Parfum Exotique (Exotic Perfume)
Quand, les deux yeux fermés, en un soir chaud d'automne,
Je respire l'odeur de ton sein chaleureux,
Je vois se dérouler des rivages heureux
Qu'éblouissent les feux d'un soleil monotone;
Une île paresseuse où la nature donne
Des arbres singuliers et des fruits savoureux;
Des hommes dont le corps est mince et vigoureux,
Et des femmes dont l'oeil par sa franchise étonne.
Guidé par ton odeur vers de charmants climats,
Je vois un port rempli de voiles et de mâts
Encor tout fatigués par la vague marine,
Pendant que le parfum des verts tamariniers,
Qui circule dans l'air et m'enfle la narine,
Se mêle dans mon âme au chant des mariniers.
When, with both my eyes closed, on a hot autumn night,
I inhale the fragrance of your warm breast
I see happy shores spread out before me,
On which shines a dazzling and monotonous sun;
A lazy isle to which nature has given
Singular trees, savory fruits,
Men with bodies vigorous and slender,
And women in whose eyes shines a startling candor.
Guided by your fragrance to these charming countries,
I see a port filled with sails and rigging
Still utterly wearied by the waves of the sea,
While the perfume of the green tamarinds,
That permeates the air, and elates my nostrils,
Is mingled in my soul with the sailors' chanteys.
— Translated by William Aggeler
When I, with eyes shut, on warm autumn eves,
The fragrance of your warmer breast respire,
I see a country bathed in solar fire
Whose happy shores its lustre never leaves;
An isle of indolence, where nature raises
Singular trees and fruits both sweet and tender,
Where men have bodies vigorous and slender
And women's eyes a candour that amazes.
Led by your scent to fairer climes at last,
I see a port of sails, where every mast
Seems weary of the labours of its cruise;
While scents of tamarind, blown here and there,
Swelling my nostrils as they rinse the air,
Are mingled with the chanties of the crews.
— Translated by Roy Campbell
On autumn nights, eyes closed, when, sensuous,
I breathe the scent of your warm breasts, my sight
Is peopled by far shores, happy and bright,
Under a sun, warm and monotonous.
A lazy isle which nature, generous,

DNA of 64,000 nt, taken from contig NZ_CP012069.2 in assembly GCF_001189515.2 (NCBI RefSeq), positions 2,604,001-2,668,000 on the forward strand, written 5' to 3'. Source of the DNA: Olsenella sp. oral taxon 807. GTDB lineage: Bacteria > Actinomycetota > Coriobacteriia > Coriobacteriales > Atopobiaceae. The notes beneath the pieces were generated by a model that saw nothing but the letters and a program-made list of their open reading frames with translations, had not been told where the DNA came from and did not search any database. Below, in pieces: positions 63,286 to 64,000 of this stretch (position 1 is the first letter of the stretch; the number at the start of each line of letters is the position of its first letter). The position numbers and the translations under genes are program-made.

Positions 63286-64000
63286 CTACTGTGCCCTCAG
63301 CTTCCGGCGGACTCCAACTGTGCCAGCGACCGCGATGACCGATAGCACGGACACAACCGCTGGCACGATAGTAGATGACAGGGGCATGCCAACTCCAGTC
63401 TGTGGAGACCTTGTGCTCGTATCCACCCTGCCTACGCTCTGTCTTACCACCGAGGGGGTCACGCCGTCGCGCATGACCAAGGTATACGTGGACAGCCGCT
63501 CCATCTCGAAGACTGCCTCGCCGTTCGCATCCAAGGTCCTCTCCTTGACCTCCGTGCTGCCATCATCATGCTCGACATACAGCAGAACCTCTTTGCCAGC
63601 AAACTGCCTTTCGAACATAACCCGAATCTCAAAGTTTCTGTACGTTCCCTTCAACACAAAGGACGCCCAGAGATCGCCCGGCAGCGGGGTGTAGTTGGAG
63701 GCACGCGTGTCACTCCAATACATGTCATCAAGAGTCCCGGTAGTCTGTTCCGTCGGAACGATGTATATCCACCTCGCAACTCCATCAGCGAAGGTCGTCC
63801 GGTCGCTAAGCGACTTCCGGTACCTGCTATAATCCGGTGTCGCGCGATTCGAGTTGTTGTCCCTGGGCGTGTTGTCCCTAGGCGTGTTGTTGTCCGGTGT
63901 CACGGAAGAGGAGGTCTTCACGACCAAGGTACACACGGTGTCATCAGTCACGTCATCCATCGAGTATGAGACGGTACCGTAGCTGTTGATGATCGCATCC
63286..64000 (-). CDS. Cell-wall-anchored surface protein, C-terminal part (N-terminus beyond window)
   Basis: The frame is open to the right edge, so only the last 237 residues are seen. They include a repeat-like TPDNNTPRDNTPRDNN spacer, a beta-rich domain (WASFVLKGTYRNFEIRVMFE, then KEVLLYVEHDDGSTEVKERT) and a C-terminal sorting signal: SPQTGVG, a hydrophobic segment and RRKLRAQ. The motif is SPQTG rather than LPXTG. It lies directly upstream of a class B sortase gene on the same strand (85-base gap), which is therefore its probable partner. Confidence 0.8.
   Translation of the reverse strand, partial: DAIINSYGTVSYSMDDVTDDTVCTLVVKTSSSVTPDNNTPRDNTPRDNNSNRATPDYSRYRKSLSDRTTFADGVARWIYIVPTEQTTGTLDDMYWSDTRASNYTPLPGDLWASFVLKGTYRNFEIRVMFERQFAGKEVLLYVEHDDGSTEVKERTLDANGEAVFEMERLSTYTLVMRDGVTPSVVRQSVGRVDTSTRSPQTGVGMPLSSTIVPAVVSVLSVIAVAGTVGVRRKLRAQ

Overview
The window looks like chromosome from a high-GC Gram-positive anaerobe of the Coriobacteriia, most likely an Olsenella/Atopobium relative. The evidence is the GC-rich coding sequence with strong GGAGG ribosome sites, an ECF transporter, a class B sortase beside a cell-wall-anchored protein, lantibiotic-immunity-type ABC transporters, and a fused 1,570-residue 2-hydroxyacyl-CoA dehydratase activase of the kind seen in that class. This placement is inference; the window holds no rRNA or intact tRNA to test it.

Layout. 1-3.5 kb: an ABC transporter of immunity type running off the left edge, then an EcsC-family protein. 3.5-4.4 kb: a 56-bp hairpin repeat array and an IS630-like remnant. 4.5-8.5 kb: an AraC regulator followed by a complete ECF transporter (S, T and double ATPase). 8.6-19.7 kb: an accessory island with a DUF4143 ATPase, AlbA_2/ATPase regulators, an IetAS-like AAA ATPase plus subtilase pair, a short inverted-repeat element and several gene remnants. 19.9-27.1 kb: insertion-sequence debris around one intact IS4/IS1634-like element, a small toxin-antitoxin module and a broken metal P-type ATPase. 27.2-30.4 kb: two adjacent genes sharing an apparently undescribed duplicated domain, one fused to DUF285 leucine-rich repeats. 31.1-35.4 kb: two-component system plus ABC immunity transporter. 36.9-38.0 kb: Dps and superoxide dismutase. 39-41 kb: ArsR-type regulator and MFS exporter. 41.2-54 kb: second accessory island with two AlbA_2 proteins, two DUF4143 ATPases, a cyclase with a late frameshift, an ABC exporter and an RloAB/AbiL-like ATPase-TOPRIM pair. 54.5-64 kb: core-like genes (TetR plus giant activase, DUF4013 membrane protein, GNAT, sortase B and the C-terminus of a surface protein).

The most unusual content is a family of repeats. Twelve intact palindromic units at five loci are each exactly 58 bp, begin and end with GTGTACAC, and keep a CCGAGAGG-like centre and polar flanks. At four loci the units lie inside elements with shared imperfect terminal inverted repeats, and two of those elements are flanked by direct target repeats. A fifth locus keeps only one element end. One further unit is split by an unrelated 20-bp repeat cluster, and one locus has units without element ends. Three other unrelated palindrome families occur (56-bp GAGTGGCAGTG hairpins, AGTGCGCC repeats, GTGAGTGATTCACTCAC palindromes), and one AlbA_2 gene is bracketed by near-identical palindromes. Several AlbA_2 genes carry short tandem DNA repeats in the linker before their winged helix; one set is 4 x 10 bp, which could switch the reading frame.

Stocks with weird trees and fruits of strange delight,
Men with lithe bodies, powerful but slight,
Women whose candid eyes flash luminous.
Urged by your scent to such charmed lands at last,
I see a port with many a sail and mast
Still weary from the ocean's frenzied roll,
While the green tamarinds exhale their savor
To please my nostrils with a dulcet flavor,
Mingled with sailor chanteys in my soul.
— Translation by Jacques LeClercq
when with closed eyes I drink the halcyon
warm autumn evening, on thy burning breast,
I see unfurl the atolls of the blest,
blazing in flame from an unchanging sun;
an isle of rest, where Nature's benison
breeds trees unique and fruits of savoury zest;
tall men who stride in vigour manifest;
women whose eyes of candour startle one.
I drift, thy fragrance bearing me afar,
into a port where every sail and spar
sway, wearied by the sea's beleaguering,
— where tamarinds bloom and draughts of perfume winging
through widening nostrils, blend in me to bring
the wind-blown chanteys mariners are singing.
— TRanslated by Lewis Piaget Shanks
The Exotic Perfume
When, with both eyes shut, on a close autumn evening,
I breathe the perfume of your heated breast,
I see happy shores unfold themselves
Dazzling in the flames of a monotonous sun;
A lay island where Nature bestows
Peculiar trees and savory fruit;
Men with bodies slim and virile,
Women with eyes of astonishing candor.
Led by your odor to climates of charm,
I see a harbor full of sails and masts
Still tired by the waves of the sea,
Whilst the perfume of green tamarind-trees
Circles the air and fills my nostrils,
Meets in my soul with the song of the seamen.
— Translated by Geoffrey Wagner
Charles Baudelaire's Other Poems
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Comments about this poem (Parfum Exotique (Exotic Perfume) by Charles Baudelaire )
(1 February 1902 – 22 May 1967)
(4 April 1928 - 28 May 2014)
(March 26, 1874 – January 29, 1963)
(12 July 1904 – 23 September 1973)
Edgar Allan Poe
(19 January 1809 - 7 October 1849)
(16 September 1880 – 25 June 1958)
Rainer Maria Rilke
(4 December 1875 – 29 December 1926)
(10 December 1830 – 15 May 1886)
William Butler Yeats
(13 June 1865 – 28 January 1939)
(16 August 1920 – 9 March 1994)
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